Traffic to be a problem during 2013 National Boy Scout Jamboree - WOWK 13 Charleston, Huntington WV News, Weather, Sports

Traffic to be a problem during 2013 National Boy Scout Jamboree

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The National Boy Scout Jamboree has officially kicked off in Southern West Virginia.

Roughly 40,000 people are in town for the 10-day event.

The arrival of thousands of scouts and their leaders will have a huge impact on traffic throughout the state.

Early Monday morning, dozens of charter buses pulled over to one of the rest stops on the WV Turnpike.   The kids were coming in from Indiana and Wisconsin.

In just a short period of time, the kids said they already love the station.

"I think it's really beautiful and I love it. I wish I could live here," said scout Jon Fisher.

However, the scouts said they are still getting used to the windy and curvy roads.

"Some of the curves can make your stomach feel a little weird when you're on a bus, but it was a pretty relaxed ride," said scout Thomas Carroll.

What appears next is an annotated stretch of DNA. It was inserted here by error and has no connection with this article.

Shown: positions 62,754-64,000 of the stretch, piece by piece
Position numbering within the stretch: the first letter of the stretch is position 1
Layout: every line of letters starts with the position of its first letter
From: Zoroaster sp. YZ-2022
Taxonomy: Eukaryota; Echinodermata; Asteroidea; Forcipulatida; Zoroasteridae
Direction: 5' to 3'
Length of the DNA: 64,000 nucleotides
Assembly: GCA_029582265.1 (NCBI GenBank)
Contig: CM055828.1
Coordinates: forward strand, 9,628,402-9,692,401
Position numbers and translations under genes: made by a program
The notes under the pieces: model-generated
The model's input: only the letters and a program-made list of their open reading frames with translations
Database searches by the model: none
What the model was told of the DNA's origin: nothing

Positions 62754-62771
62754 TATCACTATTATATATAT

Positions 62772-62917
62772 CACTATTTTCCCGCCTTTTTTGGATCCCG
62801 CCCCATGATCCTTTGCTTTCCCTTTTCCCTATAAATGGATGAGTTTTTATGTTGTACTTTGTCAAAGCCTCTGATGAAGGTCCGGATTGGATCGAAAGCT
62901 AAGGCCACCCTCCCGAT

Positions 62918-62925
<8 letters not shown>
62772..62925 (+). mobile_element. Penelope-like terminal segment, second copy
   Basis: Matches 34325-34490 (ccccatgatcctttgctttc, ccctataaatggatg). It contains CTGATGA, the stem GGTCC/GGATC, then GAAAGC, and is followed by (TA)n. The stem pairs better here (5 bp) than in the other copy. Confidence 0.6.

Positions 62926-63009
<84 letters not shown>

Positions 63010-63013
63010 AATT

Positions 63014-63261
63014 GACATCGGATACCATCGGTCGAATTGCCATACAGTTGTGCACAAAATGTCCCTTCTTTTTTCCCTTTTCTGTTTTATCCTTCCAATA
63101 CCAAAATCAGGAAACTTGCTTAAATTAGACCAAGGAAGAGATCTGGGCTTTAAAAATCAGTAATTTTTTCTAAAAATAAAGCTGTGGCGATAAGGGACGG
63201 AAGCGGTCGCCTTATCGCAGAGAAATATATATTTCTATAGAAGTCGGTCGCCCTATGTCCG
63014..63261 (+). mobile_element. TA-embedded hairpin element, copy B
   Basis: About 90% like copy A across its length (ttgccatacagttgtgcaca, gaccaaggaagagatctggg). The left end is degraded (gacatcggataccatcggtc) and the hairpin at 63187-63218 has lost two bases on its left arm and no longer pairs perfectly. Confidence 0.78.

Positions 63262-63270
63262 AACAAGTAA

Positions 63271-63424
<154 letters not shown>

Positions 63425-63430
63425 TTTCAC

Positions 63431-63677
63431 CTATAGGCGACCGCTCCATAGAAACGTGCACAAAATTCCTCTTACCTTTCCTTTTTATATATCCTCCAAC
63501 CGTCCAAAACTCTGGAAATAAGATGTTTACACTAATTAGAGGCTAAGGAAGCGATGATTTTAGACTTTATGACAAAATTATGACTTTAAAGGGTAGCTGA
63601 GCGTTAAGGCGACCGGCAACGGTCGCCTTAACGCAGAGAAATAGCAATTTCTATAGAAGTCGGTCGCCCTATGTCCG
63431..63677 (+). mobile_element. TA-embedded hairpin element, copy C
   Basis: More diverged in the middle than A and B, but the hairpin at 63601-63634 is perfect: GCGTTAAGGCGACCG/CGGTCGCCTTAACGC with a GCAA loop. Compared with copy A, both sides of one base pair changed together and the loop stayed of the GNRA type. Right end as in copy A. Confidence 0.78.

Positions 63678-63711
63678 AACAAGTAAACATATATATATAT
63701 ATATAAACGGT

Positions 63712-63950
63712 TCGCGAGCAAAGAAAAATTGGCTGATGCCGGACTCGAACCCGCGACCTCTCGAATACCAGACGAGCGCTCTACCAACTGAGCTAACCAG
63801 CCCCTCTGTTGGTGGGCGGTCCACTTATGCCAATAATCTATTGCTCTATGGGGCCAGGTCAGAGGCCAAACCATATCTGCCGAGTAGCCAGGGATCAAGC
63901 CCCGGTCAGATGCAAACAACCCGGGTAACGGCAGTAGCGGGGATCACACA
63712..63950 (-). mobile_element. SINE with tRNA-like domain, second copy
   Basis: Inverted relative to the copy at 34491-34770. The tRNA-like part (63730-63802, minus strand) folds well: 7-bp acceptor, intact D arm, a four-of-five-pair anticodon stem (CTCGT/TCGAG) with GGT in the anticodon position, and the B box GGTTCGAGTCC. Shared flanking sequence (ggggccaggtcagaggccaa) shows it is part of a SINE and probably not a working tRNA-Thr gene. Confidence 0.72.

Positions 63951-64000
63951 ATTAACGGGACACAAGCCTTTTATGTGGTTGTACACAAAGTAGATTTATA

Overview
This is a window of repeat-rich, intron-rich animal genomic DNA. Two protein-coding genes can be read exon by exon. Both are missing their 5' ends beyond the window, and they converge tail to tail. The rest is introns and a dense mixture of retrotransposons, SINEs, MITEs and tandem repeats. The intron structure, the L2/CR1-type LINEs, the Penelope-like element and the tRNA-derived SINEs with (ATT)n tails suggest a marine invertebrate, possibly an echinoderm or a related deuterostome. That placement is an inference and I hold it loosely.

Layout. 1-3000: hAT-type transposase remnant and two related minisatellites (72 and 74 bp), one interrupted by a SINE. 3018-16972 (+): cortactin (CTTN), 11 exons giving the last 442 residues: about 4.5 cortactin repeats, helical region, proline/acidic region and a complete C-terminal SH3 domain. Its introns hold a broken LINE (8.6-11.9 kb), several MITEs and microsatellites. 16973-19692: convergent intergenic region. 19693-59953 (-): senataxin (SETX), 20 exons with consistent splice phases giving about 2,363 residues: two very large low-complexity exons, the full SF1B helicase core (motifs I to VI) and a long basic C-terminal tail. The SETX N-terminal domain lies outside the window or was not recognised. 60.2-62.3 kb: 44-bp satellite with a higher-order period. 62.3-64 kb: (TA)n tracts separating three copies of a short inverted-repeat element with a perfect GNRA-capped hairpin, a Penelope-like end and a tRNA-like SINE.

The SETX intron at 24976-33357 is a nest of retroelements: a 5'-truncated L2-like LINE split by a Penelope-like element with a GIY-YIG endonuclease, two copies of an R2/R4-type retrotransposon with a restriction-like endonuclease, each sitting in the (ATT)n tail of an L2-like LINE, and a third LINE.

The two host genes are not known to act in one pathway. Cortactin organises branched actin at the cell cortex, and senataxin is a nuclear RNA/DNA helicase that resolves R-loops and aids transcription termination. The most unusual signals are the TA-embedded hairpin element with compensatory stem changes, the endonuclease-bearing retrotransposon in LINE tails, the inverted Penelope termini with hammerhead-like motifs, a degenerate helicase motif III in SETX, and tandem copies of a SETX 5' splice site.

State Police said event will have a huge impact on traffic along the turnpike, US 19 and WV 16.

Troopers said WV511, the know-before-you-go statewide system, will be a useful tool for drivers over the next couple of weeks. Drivers can check road conditions and see if there are any jamboree-related accidents.

Ray Ditsworth has been driving charter buses for 23 years. He said they will also bus the kids to surrounding counties to complete service projects.   For that reason, he has a small request for drivers on the roads.

"We're hauling 55-56 passengers most of the time. Don't cut us off so we have to hit the brakes really hard," Ditsworth said.

He said safety is their top priority so these kids can have the experience of a lifetime in 'Wild and Wonderful'.

"I'm excited to go white water rafting down the New River Gorge River," said scout Sean Critzman

"I'm most excited to go down and race some BMX bikes and do some white water rafting," Carroll said.

Troopers said bus traffic will be on the roads every day from 8 a.m. - 6 p.m.